Sure, anyone born here feels at home. "How can anyone not be from Frankfurt?" enthused the dialect poet Friedrich Stoltze. But it is also a truism that more people from other cities and countries move here than in any other German city.
How quickly do they actually become native? I only have to look at my own front door: the neighbours among us? Moved here from Berlin. Next door? From Austria. The rest? From Rhineland-Palatinate, Cologne or East Germany. The little supermarket I trust is owned by a hard-working couple from Pakistan. Are they all local already, I wonder? And how many of you feel the same way?
I was just in the far north for two days, in Hamburg. Without question, a beautiful city with a dreamlike location. A little distance from everyday life changes the view of your own city.
And so I ask myself: What is it to be at home? What does that mean?
· The language? I don't know any dialect. I'll leave that to others. But when I go to my parents in Lower Saxony and no one there speaks dialect, I miss something.
· The skyline. Is that a cliché? No. My heart jumps for joy every time the A5 curves in near Giessen and suddenly reveals a view of Frankfurt. Seen so often, yet always beautiful!
· Favorite spot on the Main? Whether at the Nice, the Main Café or the Oosten, I think those who enjoy their leisure hours with friends take root.
· Where we would be at the most important: "Home is where the heart is" - Home is where the heart opens. I think Frankfurt is also such an open city because its people are open. Those who are new know how others feel. Finding a connection? There are plenty of opportunities for that: from cooking classes at the VHS or the Genussakademie to Facebook groups that have brunch together or arrange to go to the theatre.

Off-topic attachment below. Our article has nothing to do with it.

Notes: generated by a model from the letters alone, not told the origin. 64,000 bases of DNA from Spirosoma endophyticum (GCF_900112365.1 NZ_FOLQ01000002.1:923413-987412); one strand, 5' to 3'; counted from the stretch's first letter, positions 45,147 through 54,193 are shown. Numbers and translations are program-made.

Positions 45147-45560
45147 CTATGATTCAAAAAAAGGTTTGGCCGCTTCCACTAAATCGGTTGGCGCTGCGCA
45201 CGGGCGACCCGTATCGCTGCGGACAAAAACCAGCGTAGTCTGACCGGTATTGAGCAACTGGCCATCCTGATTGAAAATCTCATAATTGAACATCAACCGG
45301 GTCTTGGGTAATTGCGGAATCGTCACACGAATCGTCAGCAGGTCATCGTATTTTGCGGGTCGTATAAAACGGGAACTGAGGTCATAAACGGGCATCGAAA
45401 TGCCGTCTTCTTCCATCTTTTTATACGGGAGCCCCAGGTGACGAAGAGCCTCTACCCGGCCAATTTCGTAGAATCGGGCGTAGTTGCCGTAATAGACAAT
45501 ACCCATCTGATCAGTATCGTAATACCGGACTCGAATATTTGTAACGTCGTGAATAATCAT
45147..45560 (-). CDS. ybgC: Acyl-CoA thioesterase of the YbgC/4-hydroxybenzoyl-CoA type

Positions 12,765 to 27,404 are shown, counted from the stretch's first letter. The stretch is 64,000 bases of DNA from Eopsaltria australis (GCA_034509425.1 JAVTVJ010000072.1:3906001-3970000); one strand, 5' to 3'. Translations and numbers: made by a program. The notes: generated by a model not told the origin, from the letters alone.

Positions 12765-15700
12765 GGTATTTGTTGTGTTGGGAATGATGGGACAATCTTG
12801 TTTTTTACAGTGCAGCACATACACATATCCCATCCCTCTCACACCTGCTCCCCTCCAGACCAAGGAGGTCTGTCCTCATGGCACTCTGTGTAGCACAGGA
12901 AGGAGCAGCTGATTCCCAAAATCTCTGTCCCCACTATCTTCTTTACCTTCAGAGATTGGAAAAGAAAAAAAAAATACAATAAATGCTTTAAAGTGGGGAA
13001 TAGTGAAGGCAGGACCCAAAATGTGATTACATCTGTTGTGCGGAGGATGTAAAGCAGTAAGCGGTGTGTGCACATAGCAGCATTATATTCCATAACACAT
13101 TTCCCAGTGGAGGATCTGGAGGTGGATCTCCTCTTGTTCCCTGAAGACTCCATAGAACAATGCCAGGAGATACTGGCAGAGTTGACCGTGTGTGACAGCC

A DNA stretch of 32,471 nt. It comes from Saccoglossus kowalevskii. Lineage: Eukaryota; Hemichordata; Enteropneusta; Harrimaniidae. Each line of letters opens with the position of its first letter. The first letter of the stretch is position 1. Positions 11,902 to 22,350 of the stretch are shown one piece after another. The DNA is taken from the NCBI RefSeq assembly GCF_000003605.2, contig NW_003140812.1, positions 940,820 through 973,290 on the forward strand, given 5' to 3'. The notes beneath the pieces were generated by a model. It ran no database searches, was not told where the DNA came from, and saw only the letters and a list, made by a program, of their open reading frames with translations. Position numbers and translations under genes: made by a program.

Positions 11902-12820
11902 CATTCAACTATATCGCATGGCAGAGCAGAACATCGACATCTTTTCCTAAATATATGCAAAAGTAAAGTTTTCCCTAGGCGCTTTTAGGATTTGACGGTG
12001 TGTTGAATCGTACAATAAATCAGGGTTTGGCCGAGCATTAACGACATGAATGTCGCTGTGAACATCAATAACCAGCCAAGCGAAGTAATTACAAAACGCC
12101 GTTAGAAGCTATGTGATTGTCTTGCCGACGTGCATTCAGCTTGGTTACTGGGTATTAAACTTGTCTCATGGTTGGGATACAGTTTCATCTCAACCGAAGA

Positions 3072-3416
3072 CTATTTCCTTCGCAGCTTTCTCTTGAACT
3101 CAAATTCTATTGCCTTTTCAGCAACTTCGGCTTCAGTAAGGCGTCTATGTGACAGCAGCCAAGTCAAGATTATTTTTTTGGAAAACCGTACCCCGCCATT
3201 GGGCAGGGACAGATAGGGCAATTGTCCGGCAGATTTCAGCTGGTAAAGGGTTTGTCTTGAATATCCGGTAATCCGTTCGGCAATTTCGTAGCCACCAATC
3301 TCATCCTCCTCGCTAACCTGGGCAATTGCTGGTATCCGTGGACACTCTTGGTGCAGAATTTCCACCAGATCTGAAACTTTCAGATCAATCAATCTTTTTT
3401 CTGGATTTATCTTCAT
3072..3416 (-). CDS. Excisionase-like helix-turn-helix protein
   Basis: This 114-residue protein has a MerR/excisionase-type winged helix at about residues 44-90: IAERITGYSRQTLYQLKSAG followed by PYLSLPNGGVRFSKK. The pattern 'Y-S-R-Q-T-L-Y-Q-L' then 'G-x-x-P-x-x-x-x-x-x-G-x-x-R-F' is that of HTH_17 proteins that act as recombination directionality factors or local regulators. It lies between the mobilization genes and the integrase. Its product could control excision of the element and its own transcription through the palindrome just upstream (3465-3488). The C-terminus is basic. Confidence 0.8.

Those who want to feel even more at home in Frankfurt can join us in Griesheim this Saturday. Those who now raise their eyebrows in surprise will be astonished. Because the beautiful corners, such as the marina, secluded gardens and brick houses with courtyards and back houses, are hidden in quite unexpected places between the Nidda and the banks of the Main. For example, the gardeners planted the signal boxes at the "Griesheim" S-Bahn station, for which they received the "Creative Gardener Award" from the City of Frankfurt in 2016. The International Union invites to chat and coffee at the garden gate under the title "Day of open gardens and courtyards".
And now that the Historical Museum has just opened chicly with impressive architecture, the new director invites Sunday to the "Takeover" all citizens with free admission. (Fine idea, I think: sounds a bit like - free beer for all :-)) But the real kicker? The Historisches Museum wants to be a "city museum" in the future - so that all Frankfurters feel at home.
How at home do you feel in the city and why?
Discover Griesheim: Saturday from 1 to 6 p.m. (Map and addresses to download and stroll around.)
Historisches Museum, 10 a.m. to 5 p.m., free admission. Museumsquartier between Römer and Mainufer.